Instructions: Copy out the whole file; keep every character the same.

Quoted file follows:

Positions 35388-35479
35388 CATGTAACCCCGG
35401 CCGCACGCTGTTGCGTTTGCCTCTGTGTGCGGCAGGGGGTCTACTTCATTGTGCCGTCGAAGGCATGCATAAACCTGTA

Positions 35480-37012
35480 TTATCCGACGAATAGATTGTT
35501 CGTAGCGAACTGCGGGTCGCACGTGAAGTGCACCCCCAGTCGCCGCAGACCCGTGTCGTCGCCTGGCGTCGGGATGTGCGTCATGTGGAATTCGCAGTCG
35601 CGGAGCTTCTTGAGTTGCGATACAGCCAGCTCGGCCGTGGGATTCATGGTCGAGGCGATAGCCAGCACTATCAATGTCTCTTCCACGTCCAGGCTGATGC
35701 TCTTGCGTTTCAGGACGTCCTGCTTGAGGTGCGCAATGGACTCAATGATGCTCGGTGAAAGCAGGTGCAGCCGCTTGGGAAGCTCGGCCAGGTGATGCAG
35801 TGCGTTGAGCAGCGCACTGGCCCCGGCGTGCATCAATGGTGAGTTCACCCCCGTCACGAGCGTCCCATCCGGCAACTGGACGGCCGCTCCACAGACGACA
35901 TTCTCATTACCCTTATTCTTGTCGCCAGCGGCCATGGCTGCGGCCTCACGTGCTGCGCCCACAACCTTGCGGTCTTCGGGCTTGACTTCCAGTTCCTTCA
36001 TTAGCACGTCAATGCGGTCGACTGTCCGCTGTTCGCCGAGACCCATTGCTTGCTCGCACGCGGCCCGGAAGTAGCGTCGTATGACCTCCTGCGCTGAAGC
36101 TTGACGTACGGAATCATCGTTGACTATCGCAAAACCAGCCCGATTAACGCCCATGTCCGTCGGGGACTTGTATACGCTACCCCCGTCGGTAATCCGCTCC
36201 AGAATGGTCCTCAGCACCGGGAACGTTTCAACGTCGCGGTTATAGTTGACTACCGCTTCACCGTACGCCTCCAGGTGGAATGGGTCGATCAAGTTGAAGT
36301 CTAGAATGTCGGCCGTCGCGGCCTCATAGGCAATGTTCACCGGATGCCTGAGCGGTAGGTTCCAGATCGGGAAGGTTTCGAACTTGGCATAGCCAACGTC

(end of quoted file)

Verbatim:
Positions 35388-35479
35388 CATGTAACCCCGG
35401 CCGCACGCTGTTGCGTTTGCCTCTGTGTGCGGCAGGGGGTCTACTTCATTGTGCCGTCGAAGGCATGCATAAACCTGTA

Positions 35480-37012
35480 TTATCCGACGAATAGATTGTT
35501 CGTAGCGAACTGCGGGTCGCACGTGAAGTGCACCCCCAGTCGCCGCAGACCCGTGTCGTCGCCTGGCGTCGGGATGTGCGTCATGTGGAATTCGCAGTCG
35601 CGGAGCTTCTTGAGTTGCGATACAGCCAGCTCGGCCGTGGGATTCATGGTCGAGGCGATAGCCAGCACTATCAATGTCTCTTCCACGTCCAGGCTGATGC
35701 TCTTGCGTTTCAGGACGTCCTGCTTGAGGTGCGCAATGGACTCAATGATGCTCGGTGAAAGCAGGTGCAGCCGCTTGGGAAGCTCGGCCAGGTGATGCAG
35801 TGCGTTGAGCAGCGCACTGGCCCCGGCGTGCATCAATGGTGAGTTCACCCCCGTCACGAGCGTCCCATCCGGCAACTGGACGGCCGCTCCACAGACGACA
35901 TTCTCATTACCCTTATTCTTGTCGCCAGCGGCCATGGCTGCGGCCTCACGTGCTGCGCCCACAACCTTGCGGTCTTCGGGCTTGACTTCCAGTTCCTTCA
36001 TTAGCACGTCAATGCGGTCGACTGTCCGCTGTTCGCCGAGACCCATTGCTTGCTCGCACGCGGCCCGGAAGTAGCGTCGTATGACCTCCTGCGCTGAAGC
36101 TTGACGTACGGAATCATCGTTGACTATCGCAAAACCAGCCCGATTAACGCCCATGTCCGTCGGGGACTTGTATACGCTACCCCCGTCGGTAATCCGCTCC
36201 AGAATGGTCCTCAGCACCGGGAACGTTTCAACGTCGCGGTTATAGTTGACTACCGCTTCACCGTACGCCTCCAGGTGGAATGGGTCGATCAAGTTGAAGT
36301 CTAGAATGTCGGCCGTCGCGGCCTCATAGGCAATGTTCACCGGATGCCTGAGCGGTAGGTTCCAGATCGGGAAGGTTTCGAACTTGGCATAGCCAACGTC